US 4726996 A
A phenolic resin based laminate material which can be cross-linked by acid catalysis, endowed with a reinforcement, comprising at least two surfaces and having on at least one of its two surfaces at least one additional nonphenolic resin-based layer is disclosed.
In accordance with the invention, the additional layer in contact with the phenolic resin is obtained from a formula comprising an unsaturated polyester resin, a cross-linking solvent of said resin, possibly one or several other additives, at least one of the main components having a formula comprising hydrophilic centers in a number at least equal to the number of non-saturation centers in the polymeric chain of the resin.
1. A reinforced laminate material having several successive alternating layers of a reinforcement and of a phenolic resin which can be cross-linked by an acid catalyst, comprising at least two surfaces one of which has at least one additional layer which is non-phenolic resin based, wherein said additional layer in contact with said reinforced phenolic resin is obtained from a composition comprising an ethylenically unsaturated polyester resin and a cross-linking solvent of said resin, wherein at least one of the components of said composition bears hydrophilic sites in a number which is at least equal to the number of unsaturation sites of the polymeric chain of the polyester resin, said additional layer being formed by the gel-coat technique and said hydrophilic sites being hydroxyl or carboxyl groups carried on the main chain of at least one polyol or diacid reactant for the formation of the polyester resin.
2. The reinforced laminate material of claim 1, wherein the polyester resin is a vinyl ester of the formula: ##STR2##
3. The laminate material of claim 1, wherein the said hydrophilic centers of the formula comprising a polyester resin come from the polyester resin itself.
4. The laminate material of claim 1, wherein the said hydrophilic centers of the formula comprising a polyester resin come from a solvent of the polyester resin.
5. The laminate material of claim 4, wherein the said solvent of the polyester resin is methyl methacrylate.
6. The reinforced laminate material of claim 1, wherein the said reinforced laminate material has, on at least one of its surfaces, in addition to a supplementary layer in contact with the phenolic resin, a finishing layer which is not compatible with the phenolic resins.
7. The laminate material of claim 6, wherein the finishing layer is a polyester-based layer and having no hydrophilic centers in a number at least equal to the number of unsaturation centers of the polymeric chain of the resin.
8. The laminate material of claim 6, wherein the finishing layer is a polyurethane resin based layer.
9. A process for the preparation of the reinforced laminate material of claims 6, 7 or 8 comprising:
(i) applying or forming a first layer onto a support film or mold to constitute the said finishing layer;
(ii) applying heat to said finishing layer and allowing said finishing layer to harden partially;
(iii) depositing a second layer which is said composition comprising an ethylenically unsaturated polyester resin and a cross-linking solvent of said resin, wherein at least one of the components of said composition bears hydrophilic sites in a number which is at least equal to the number of unsaturation sites of the polymeric chain of the polyester resin;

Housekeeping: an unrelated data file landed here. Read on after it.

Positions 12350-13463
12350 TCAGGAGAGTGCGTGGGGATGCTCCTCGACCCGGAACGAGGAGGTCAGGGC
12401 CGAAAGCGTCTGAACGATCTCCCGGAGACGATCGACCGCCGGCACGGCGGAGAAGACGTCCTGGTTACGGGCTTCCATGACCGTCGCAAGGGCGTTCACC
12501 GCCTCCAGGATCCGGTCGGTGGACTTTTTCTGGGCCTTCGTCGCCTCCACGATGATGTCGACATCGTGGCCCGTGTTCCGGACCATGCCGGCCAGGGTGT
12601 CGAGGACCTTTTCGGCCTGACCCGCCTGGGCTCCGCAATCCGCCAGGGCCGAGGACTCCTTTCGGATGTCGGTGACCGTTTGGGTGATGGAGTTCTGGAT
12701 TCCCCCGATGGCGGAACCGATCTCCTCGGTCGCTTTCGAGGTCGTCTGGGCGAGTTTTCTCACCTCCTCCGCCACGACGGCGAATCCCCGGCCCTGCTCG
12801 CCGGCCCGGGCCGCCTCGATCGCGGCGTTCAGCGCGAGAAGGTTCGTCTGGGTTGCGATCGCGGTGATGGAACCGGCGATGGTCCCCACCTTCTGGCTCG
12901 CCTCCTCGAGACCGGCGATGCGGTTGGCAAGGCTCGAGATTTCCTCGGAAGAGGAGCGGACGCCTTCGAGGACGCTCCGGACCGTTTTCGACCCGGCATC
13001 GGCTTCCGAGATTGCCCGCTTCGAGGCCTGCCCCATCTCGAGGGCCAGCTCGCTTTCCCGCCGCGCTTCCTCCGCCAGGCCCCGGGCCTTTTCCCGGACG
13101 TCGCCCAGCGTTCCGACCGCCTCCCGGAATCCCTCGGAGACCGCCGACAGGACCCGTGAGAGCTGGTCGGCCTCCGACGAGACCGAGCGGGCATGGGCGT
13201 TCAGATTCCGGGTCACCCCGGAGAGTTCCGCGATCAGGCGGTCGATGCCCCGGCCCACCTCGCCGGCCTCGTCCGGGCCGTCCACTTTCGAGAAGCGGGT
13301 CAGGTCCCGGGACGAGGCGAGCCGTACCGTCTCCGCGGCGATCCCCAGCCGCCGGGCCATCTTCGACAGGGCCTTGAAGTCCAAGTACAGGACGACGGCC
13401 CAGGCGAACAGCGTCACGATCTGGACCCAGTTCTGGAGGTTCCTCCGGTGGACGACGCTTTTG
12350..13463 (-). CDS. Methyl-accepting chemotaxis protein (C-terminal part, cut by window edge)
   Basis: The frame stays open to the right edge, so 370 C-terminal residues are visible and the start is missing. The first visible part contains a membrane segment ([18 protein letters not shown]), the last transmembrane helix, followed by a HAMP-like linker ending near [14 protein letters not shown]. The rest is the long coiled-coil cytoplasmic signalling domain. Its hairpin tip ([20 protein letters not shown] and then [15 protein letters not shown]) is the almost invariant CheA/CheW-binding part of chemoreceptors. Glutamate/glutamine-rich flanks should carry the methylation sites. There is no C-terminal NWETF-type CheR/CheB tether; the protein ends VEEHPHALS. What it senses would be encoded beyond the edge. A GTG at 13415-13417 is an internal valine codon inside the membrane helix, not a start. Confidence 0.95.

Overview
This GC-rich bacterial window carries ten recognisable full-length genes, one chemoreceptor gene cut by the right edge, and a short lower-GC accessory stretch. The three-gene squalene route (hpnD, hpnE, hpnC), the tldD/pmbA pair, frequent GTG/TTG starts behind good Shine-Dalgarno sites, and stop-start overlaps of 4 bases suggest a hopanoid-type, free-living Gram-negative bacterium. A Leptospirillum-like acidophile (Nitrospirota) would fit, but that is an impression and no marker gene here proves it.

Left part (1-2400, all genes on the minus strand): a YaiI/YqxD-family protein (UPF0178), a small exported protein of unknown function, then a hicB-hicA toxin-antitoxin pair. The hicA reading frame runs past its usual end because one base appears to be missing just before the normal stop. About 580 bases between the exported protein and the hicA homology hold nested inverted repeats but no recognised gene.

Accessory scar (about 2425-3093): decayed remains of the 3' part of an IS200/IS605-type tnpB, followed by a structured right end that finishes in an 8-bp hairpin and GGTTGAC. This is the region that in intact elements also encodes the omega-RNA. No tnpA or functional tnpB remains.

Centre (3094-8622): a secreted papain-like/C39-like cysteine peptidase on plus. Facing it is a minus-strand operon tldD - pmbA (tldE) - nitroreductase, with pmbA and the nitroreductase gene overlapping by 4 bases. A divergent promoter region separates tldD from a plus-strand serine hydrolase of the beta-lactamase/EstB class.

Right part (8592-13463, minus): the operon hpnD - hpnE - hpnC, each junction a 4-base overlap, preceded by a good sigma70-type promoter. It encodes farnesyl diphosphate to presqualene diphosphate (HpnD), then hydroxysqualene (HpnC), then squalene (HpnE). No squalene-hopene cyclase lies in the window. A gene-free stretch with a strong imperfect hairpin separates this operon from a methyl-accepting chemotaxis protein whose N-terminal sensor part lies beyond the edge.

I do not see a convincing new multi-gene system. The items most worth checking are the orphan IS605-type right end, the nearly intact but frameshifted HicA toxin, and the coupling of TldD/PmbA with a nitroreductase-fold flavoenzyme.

(iv) applying heat to said second layer and allowing said second layer to harden partially;
(v) forming on said partially hardened second layer a laminate of several successive alternating layers of a reinforcement and of a phenolic resin mixed with its acid cross-linking catalyst;
(vi) heat-hardening the phenolic resin; and
(vii) removing the film or mold from the reinforced laminate material obtained.
10. A process for the preparation of the reinforced laminate material of claim 1, comprising:
(i) applying the said composition to a continuously feeding support film or mold, to form a layer, said composition comprising an ethylenically unsaturated polyester resin and a cross-linking solvent of said resin wherein at least one of the the components of said composition bears hydrophilic sites in a number which is at least equal to the number of unsaturation centers of the polymeric chain of the polyester resin;
(ii) applying heat to said layer and allowing the said layer to harden partially;
(iii) forming on said partially hardened layer a laminate of several successive alternating layers of a reinforcement and of a phenolic resin mixed with its acid cross-linking catalyst;
(iv) applying heat to said phenolic resin and allowing the phenolic resin to harden; and
(v) removing the film or mold from the reinforced laminate material obtained.
11. The procedure of claim 10, comprising depositing the formula on the support using a gun or a doctor blade, forming the laminate through contact by depositing the phenolic resin and glass fiber reinforcements, and heating slightly to complete the impregnation of the fibers by the resin before oven-hardening it.
12. The process of one of claims 11, 10 or 9 wherein the hardening of the phenolic resin is effected at about 95° C.
1. Field of the Invention
This invention relates to phenolic resin based laminate materials endowed with a reinforcement. It also relates to a process for making these laminate materials.
2. Discussion of the Background
Laminated materials are materials having several successive alternating layers or strata of resin which can be thermohardened, whether reinforced or not. Such materials find various applications, notably in construction. They may be used as cladding panel elements, replacing sheet metals which are susceptible to oxidation.